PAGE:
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Navigating Transition in Our Lives

Rabbi Maury Grebenau

As Moshe continues his 37 day speech to the Jewish people, he begins to review some
history with an eye to framing the transition from the desert to the land of Israel. In his opening
remarks in parshas Eikev, he makes a puzzling statement. He reminds Bnei Yisroel that they are
not getting to enter Israel because of their merits as much as the failings of the indigenous,
Canaanite, peoples. At first blush, this seems to be a strange message. Moshe has certainly been
reminding Bnei Yisroel of their shortcomings but this statement doesnt seem to point to any
specific sin, just a missive not to think theyve earned Eretz Yisroel. What is the purpose of
taking away a feeling of accomplishment from the 40 year journey in the desert? Cant they at
least feel that they have made strides and are now ready to enter the land?
As I looked at the parsha this Shabbos, I was reflecting on transition. We had a number of
guests who had just moved to town in various capacities and a year ago my own family went
through just such a transition. Thinking about transitions allowed me to see Moshes message in
a different light. When we transition there is a tendency for revisionist history. Kol hashchalos
kashos, all beginnings are challenging. When we find ourselves in challenging circumstances we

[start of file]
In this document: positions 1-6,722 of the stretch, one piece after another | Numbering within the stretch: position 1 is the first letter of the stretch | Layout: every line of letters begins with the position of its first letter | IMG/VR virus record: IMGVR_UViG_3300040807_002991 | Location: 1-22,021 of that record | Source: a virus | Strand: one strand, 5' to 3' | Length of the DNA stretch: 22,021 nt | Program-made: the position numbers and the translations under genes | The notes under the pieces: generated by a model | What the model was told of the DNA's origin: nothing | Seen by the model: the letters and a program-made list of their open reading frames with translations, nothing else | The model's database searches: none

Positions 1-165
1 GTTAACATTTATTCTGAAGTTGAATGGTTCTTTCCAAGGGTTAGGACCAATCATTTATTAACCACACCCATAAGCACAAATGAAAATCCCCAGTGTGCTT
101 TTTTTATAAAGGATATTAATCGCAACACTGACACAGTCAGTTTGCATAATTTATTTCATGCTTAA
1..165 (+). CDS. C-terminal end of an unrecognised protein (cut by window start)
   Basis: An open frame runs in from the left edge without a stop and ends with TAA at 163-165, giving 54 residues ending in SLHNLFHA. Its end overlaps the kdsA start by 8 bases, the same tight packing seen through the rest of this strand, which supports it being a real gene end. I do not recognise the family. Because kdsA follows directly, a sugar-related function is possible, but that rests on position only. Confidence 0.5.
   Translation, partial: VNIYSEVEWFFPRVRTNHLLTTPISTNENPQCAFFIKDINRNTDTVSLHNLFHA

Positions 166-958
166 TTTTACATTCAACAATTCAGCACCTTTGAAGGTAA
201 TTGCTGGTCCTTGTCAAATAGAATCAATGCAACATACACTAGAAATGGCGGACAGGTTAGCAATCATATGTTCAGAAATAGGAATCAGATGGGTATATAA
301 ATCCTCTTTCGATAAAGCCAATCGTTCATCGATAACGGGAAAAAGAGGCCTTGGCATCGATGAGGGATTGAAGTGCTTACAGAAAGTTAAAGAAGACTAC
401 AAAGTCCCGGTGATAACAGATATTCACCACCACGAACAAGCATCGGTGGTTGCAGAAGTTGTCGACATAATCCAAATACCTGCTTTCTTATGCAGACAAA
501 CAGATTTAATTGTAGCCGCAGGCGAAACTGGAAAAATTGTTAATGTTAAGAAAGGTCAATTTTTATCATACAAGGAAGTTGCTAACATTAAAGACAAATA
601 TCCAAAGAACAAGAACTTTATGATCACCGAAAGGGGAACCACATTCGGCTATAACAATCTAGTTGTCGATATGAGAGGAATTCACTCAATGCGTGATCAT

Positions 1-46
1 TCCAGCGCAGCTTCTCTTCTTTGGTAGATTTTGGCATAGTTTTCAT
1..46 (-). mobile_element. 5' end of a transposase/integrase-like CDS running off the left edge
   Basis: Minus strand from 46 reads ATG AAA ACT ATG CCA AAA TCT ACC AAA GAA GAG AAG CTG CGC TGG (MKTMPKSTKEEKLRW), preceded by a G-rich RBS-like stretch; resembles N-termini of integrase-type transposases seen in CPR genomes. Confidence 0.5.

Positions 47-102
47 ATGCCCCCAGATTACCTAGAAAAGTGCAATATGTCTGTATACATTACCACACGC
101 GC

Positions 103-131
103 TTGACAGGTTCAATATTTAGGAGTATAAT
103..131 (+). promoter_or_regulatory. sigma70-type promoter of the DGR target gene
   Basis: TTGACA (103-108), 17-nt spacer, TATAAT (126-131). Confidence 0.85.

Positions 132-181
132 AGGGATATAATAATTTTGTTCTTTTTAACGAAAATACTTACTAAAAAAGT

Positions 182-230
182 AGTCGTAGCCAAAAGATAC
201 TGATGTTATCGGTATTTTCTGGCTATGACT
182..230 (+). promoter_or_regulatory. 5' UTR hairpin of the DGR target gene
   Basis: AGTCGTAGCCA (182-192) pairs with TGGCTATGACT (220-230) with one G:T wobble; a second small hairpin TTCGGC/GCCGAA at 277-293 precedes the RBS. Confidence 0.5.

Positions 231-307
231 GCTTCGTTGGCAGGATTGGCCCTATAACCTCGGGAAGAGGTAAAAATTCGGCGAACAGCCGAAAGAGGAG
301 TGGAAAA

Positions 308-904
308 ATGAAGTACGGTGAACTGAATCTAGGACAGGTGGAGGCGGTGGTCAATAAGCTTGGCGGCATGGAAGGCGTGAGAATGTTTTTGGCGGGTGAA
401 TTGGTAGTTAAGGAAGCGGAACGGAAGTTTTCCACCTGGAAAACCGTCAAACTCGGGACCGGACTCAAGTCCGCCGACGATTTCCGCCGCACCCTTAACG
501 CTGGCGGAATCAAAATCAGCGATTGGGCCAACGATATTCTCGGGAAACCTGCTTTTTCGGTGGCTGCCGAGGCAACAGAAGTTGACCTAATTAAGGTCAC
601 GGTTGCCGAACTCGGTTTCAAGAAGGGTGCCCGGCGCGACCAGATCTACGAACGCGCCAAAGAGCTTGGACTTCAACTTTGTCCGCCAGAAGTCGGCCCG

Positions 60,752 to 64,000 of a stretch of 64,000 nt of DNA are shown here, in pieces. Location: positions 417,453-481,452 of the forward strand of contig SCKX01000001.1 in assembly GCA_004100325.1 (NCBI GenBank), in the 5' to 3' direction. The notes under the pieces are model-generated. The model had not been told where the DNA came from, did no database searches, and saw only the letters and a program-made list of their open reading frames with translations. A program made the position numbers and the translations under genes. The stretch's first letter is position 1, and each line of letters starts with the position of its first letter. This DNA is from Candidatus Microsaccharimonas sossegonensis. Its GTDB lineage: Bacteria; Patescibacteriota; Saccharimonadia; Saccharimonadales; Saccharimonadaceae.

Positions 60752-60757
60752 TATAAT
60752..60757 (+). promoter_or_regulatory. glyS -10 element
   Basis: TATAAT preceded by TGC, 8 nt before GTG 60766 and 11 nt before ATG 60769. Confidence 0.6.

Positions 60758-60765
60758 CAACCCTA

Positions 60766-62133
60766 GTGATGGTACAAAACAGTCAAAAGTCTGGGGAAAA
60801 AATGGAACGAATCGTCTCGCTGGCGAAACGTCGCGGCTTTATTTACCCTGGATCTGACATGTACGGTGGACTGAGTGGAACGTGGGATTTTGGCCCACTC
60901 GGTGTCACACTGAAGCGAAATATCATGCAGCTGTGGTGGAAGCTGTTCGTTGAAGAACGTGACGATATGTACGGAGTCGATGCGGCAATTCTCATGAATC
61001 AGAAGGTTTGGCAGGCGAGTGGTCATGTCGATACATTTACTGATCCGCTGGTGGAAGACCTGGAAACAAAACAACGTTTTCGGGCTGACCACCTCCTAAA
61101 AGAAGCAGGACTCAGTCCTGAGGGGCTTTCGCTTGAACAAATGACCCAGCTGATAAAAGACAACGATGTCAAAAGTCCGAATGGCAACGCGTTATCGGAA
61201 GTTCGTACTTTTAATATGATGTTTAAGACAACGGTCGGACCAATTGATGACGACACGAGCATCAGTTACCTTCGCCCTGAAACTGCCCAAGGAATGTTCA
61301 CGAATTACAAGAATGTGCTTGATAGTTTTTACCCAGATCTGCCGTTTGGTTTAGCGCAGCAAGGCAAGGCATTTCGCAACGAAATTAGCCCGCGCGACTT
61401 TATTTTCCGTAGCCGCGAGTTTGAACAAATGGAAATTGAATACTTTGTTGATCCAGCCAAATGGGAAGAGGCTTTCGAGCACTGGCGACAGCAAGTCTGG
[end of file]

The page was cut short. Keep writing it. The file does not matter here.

tend to remember a rosier past than was really there; we romanticize what was. The Jews did this
when they recalled the fish, melon and cucumber in Egypt and pined for a return. For a nation
enslaved for hundreds of years, it seems ludicrous for them to remember the great snacks but
sometimes our own recollections can be just as warped. Perhaps this is Moshes message as well.
He is reminding the Jews that although they are transitioning into Israel now they should not
rewrite history and try to forget their mistakes.
He also speaks about the first and second sets of luchos (tablets); here too there is a
message about transition. When Hashem forgave Bnei Yisroel for the sin of the golden calf, He
did not fix the first luchos. The broken luchos are given a place of honor in the Aharon or near it
(see discussion in Bava Basra 14) but the luchos we use are the second set. Similarly, we cant
put our past experience up and a pedestal and let it overshadow our current situation. When we
live in the reimagined past we dont have enough energy to get the most out of the present. We
must give the previous experience a place of honor but focus on our present.
For those beginning a new year or going through a move or transition my bracha is that
they are able to keep the luchos rishonos of their previous experience and gain from it; they
should be given a place of honor in our memories without over-romanticizing the reality.
However, we should move to our new experience and embrace the luchos shniyos. In this way
we will, G-d willing, see the greatest amount of success we can.